To call it by its full name, mama lan @ Brixton is in effect a full-fledged restaurant in Brixton Village Market. Needless to say BVM is an increasingly important destination for food lovers in London. As suggested earlier Mama Lan started off as a supper club with Mummy Lan cooking traditional Beijing nosh and obviously through more than a degree of success they decided to go legit. Setting up a business like this comes with the usual challenges like- rent, overheads, business rates, VAT men, customers, reviews and of course the irritating presences of bloggers. Sincerely, I wish them well.

The menu is compact and no nonsense. To save you bothering with the magnifying glass I’ve copied and pasted the menu from their website-

''Beijing dumplings (5pieces)
All our dumplings are handmade on site and are served with pickled vegetables
Beef and carrot £4.00
Pork and Chinese leaf £4.00
Dill and spiced tofu (v) £4.00

Street Snacks
Chilli oil chicken £4.50
Slow cooked beef with Chinese herbs and spices £5.00
Fried vegetable balls (v) £3.50

Seaweed salad with toasted sesame (v) £3.50
Five spice boiled peanuts, wood ear mushroom and celery (v) £3.50

Mocktail of the day £2.50
Tea blend of the day £2.50
Coke, / Diet Coke / Lemonade £1.50

(v) Suitable for vegetarians
All our meat is supplied by the Ginger Pig Farm''*

*(Correct as of 09/10/11)

I came here with two dining companions, one an established restaurateur and the other one, soon-to-be. We ordered everything on the menu except for the soft drinks.

My tea of day was a refreshing but caffeine-less chrysanthemum and wolfberry blend.

Wet peanut salad et al. Boiled peanuts are generally treated as appetisers before a main meal and provided gratis at most restaurants in China. Now because that we’re in Blighty you’re expected to fork out £3.50 for it but then again Brits do love a novelty or two. Alas, the nuts would’ve tasted a lot better if they were cooked with the addition of more soy sauce and star anise.

Seaweed salad. Highly processed brown alga is technically tasteless and the dish above managed to highlight the fact. Destpite the crunchy texture, the marinade and seasoning was disappointingly short of sesame oil, soy sauce, and generally, taste. Toasted black sesame seeds would’ve lifted the seaweed better than the pointless white ones. I think this dish is best left to the Japanese or Koreans. Poor.

Veggie balls-
The slightest hint of curry spices within evoked a ‘fusion confusion’ moment...ChIndian perchance? The initial joy of the crispy crust was immediately wiped out by the unexpectedly glutinous texture of the tasteless insides. Any aspirations of tackling bhajis or pakoras are immediately thwarted when you and I know that the Indians or Mr Bashir do it immeasurably better. And while we’re at it, Mama Lan, why don’t give this a go instead…it’s less ostentatious!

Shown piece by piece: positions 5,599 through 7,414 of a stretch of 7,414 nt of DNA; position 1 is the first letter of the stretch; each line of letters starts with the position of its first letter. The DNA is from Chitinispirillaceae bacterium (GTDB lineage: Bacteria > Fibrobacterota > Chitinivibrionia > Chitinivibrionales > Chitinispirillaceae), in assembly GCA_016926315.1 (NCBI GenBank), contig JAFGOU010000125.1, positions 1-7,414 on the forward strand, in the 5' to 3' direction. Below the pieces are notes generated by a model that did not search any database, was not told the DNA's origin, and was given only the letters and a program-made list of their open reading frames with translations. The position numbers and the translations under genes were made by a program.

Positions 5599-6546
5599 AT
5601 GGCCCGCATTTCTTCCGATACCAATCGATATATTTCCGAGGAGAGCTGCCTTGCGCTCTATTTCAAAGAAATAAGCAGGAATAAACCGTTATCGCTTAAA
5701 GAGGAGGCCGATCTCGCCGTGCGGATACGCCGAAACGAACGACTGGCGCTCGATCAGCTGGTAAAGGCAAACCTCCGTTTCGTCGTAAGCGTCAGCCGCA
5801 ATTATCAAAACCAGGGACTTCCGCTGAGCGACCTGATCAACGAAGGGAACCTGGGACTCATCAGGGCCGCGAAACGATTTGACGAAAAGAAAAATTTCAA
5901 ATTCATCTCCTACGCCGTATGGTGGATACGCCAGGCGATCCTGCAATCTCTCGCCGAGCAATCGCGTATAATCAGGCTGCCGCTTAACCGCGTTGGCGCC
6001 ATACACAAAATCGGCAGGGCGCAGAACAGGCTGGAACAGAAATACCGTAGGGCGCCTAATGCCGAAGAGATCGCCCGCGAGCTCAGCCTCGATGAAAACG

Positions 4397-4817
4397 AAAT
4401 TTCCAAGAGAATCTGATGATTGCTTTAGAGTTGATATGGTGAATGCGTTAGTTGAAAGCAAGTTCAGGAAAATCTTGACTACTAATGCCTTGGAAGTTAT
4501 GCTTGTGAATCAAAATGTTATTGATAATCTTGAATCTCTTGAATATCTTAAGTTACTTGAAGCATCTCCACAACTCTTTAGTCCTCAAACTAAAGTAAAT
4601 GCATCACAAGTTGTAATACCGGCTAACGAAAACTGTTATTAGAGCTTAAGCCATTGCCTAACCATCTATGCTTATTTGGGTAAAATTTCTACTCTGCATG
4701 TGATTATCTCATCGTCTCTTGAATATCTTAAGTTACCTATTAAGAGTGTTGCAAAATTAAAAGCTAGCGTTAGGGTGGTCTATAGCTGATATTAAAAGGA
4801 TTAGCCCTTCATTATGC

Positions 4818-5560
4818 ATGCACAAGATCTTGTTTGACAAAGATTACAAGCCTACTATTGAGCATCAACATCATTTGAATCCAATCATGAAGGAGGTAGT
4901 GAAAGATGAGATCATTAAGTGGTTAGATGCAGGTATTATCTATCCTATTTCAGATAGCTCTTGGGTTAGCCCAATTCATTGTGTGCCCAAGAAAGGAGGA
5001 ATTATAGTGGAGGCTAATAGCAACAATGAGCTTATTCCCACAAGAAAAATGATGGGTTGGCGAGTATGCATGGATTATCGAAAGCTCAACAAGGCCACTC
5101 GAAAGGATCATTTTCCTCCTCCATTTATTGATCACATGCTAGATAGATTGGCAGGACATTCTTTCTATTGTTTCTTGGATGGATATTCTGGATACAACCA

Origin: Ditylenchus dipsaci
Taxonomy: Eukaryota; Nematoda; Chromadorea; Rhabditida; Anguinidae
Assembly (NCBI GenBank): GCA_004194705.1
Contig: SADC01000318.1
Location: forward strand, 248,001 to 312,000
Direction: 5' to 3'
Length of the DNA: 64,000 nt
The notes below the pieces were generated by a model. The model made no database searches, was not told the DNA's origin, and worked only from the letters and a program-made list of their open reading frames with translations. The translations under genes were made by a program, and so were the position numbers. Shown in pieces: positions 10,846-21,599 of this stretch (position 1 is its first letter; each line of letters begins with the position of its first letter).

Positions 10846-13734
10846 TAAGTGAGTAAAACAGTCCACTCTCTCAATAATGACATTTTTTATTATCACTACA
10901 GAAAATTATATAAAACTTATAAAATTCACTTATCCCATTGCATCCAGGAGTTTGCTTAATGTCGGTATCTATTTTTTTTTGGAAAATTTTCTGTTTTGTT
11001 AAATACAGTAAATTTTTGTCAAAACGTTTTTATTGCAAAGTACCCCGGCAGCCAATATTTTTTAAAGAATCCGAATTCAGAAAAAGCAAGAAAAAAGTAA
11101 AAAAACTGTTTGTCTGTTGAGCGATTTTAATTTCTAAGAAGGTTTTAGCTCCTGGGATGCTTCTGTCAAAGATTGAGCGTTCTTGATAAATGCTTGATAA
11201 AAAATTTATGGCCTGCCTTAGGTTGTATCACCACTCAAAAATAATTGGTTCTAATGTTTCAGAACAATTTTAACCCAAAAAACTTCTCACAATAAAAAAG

Chilli oil chicken-
We all know Westerners love flavourless breast meat but an addition of the brown variety would’ve enhanced the dish infinitely. The chilli heat belonged to the Korma School of Spiciness i.e. zeroish Scoville heat units and to make matters worse, the meat was dryish. The ‘lil piece of flat bread was frankly taking the piss, hardly enough for one let alone two or more…imagine a smug Robert Atkins approving. This £4.50 dish possibly confirmed a badly researched and developed inclusion on Mama Lan’s behalf. And as I’m known for rubbing salt in the wound, for the same amount of dosh one could’ve something more rewarding with three pieces of this.

Spiced Beef- it was admittedly the only standout, so a sharp tongue was unnecessary.

Dumplings (jiaozi) are the mainstay of Mama Lan. For some reason or another, outside China jiaozi is perceived as Beijing Dumpling. They’re usually served as shuijiao (boiled) or guotie (pan fried). Mama Lan serves the latter (dare I say to comply with the needs and preferences of the predominantly non-Chinese diners who throng the place).

The 'neither here nor there' beef and carrot dumpling

Some purists would argue that even the most basic of jiaozi dumplings is intrinsically unexciting in taste and you’ll need to enhance the flavours with the addition of rice vinegar and chilli oil (incidentally the latter was woefully cloudy and poorly executed). If that’s the case then Mama Lan have been amazingly consistent with all three versions of the dumplings we had, they were spectacularly bland. And when it came to the various fillings, yet again, was there a chronic shortage of salt, white pepper, spring onion, Chinese chives, sesame oil, and huangjiu when we
were there?

The overall meal was insubstantial, expensive and we remained hungry thereafter. Better tasting dumplings can be found relatively nearby (£3 for 10!) or IMO, the best Beijing dumplings in London bar none (£5 for 8).

The following is a summation from one my fellow diners-

‘If this is the true taste of Beijing then our taste buds have obviously been corrupted and we have moved on. And no thanks to you for dragging me out of my Sunday lie-in, it was a massive disappointment you bloody wind-up merchant!’

If you’re after Chinese food that’s unquestionably mediocre then Mama Lan comes highly recommended.

Unit 18
Brixton Village Market
Coldharbour Lane
London SW9 8PR